Sunday, August 27, 2006

Did We Just Lose Ourselves A Planet?

Yesterday I heard that the “Planet” has been pulled out of Pluto. I’m wondering if this is the first time that’s ever happened? Has there ever been a time in history when a group of scientists, astronomers, monkeys, whatever, got together and one of them said, “Hey, I’m not sure I like the idea of Mars being a planet. My 6-year-old son keeps asking me why there’s a big candy bar floating about in space and more importantly, where can he get himself a ticket to go there? Let’s just declare Mars to be an asteroid instead. No one knows the names of the asteroids.”

Maybe at some other time, religious clerics [and these guys were big in the Middle Ages] decided to demote Venus because it sounded uncomfortably similar to a certain male body part. I’m sure such Planet Disposal Meetings must have been a lot of fun:

Monkey 1 (M1): I think we should get rid of something today.
Monkey 2 (M2): What?
M1: Uranus.
M2: No way! My ass remains just where it is.
M1: Venus then?
M2: Huh? I need that too, for removal of bodily waste fluids and procreative activities.

I’m interested in things that affect me in some way or the other. I think this is a natural tendency. For example, if I heard that the government has decided to grant $1000 a month to everyone whose name and surname have the same number of letters in them, then I’d be mighty interested. But I’m not sure how Pluto’s being a planet or not is going to affect 99% of the Earth’s population. Let’s look at those who might possibly be affected:

1. Someone who’s booked a ticket to Planet Pluto for 2030. He’d obviously be disappointed about Pluto’s demotion, since what initially promised to be a cool trip to the farthermost planet is now just a REALLY expensive ride to some rock in space.

2. Astrologers. I’m sure this episode must have affected astrology in some way. If you stop to think about it, then it really shouldn’t -- a solid body floating about in space has the same effect [which might well be zero] on people on Earth, whether one refers to it as a “planet” or not. However, the term “thinking astrologer” is an oxymoron.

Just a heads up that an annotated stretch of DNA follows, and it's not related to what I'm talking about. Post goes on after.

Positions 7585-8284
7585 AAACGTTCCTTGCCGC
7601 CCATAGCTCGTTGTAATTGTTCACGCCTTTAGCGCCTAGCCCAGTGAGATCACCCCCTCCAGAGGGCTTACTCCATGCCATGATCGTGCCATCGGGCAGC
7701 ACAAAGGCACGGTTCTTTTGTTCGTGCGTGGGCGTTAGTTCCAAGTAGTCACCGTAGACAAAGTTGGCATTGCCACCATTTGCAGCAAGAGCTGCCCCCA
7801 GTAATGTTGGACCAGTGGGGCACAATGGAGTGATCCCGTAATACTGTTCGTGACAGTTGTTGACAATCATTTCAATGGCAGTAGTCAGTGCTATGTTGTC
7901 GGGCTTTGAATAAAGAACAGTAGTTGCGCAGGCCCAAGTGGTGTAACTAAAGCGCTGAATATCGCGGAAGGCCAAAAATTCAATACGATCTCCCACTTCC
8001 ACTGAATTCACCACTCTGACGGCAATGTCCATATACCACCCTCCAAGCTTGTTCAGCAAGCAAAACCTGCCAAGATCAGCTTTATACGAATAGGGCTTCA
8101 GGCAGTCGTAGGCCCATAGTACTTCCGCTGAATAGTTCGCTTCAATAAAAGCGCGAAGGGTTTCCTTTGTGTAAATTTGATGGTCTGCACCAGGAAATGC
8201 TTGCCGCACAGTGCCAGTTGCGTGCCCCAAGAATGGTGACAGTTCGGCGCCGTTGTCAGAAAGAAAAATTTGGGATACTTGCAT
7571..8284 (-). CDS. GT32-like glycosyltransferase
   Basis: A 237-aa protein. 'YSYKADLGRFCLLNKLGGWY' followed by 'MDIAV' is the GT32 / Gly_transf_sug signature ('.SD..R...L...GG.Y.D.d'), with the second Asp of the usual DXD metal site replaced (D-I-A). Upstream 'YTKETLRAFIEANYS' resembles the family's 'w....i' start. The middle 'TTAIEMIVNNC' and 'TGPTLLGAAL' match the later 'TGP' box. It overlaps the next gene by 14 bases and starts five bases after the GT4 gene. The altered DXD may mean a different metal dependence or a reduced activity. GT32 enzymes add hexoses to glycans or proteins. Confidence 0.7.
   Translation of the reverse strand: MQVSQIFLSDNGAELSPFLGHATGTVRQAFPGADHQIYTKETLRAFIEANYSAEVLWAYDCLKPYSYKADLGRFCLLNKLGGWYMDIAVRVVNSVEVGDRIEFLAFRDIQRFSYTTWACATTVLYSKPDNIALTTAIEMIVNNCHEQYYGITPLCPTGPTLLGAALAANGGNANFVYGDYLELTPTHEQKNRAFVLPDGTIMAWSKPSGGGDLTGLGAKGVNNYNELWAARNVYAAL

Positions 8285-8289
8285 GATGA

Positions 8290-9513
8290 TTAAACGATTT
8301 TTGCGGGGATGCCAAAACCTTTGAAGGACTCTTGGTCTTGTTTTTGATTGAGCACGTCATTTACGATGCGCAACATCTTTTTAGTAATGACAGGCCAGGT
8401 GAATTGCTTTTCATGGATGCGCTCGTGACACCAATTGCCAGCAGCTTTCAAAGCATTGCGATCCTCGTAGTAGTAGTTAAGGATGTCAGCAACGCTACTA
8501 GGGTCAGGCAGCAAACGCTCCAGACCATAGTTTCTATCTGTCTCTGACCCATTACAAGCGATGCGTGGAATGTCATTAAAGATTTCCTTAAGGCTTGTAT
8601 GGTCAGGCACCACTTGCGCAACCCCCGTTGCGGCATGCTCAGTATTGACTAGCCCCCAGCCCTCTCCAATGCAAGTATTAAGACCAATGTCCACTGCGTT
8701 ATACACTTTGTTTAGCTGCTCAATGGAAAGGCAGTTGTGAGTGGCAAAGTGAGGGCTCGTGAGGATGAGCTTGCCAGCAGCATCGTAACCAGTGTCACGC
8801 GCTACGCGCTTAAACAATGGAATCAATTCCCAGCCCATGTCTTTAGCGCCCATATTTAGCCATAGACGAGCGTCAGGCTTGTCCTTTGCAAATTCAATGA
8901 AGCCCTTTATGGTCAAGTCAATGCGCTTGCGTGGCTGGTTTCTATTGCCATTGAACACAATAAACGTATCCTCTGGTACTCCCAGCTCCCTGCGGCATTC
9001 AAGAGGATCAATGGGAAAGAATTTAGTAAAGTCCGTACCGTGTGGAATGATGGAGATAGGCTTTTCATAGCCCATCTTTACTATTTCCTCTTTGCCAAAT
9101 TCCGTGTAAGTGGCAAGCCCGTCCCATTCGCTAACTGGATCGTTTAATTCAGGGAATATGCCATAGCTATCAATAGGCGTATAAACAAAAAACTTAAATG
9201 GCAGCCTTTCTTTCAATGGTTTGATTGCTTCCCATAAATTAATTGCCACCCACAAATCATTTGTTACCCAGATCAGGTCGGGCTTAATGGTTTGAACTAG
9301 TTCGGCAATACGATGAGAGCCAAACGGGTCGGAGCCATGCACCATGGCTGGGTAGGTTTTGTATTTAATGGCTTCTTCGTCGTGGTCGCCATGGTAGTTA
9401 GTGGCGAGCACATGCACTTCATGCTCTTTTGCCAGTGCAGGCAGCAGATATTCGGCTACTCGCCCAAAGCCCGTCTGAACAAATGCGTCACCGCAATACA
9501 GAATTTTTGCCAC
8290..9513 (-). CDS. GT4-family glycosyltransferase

How do these people decide when they want to bump off a planet? I’m sure there must be a reason more sophisticated than “after three-quarters of a century we’ve realized this thing’s a little too small for the term”. I’m sure the lower size limit for planetary status can’t have suddenly changed overnight. And if it did, I’m worried that the trend might continue. Mercury will go next, and the Earth’s fourth in line. After that we’ll all be living on a mere rock in the middle of space. NOW I’m truly concerned.

5 comments:

_ð!®†ß¤¥ said...

Dude, how about reading up on the definition of a planet.. And then looking up the size, weight of Pluto, and the eccentricity of its orbit.. And knowing the fact that Pluto and Charon, its moon, have its Center of gravity outside Pluto; they rotate around each other, unlike a satellite around the planet.. Before making such a chimp-ass post?

Dreamvendor said...

LOL

M1: Uranus.
M2: No way! My ass remains just where it is.

Man, that had me in splits... LOL

Arnold said...

th3 fac3smash3r - Your point is?

dreamvendor - Thanks, but it's actually an old joke!

Mihir Shah said...

good stuff dude.....

quite funny!!

Anonymous said...

omg I died laughing!
you are hilarious!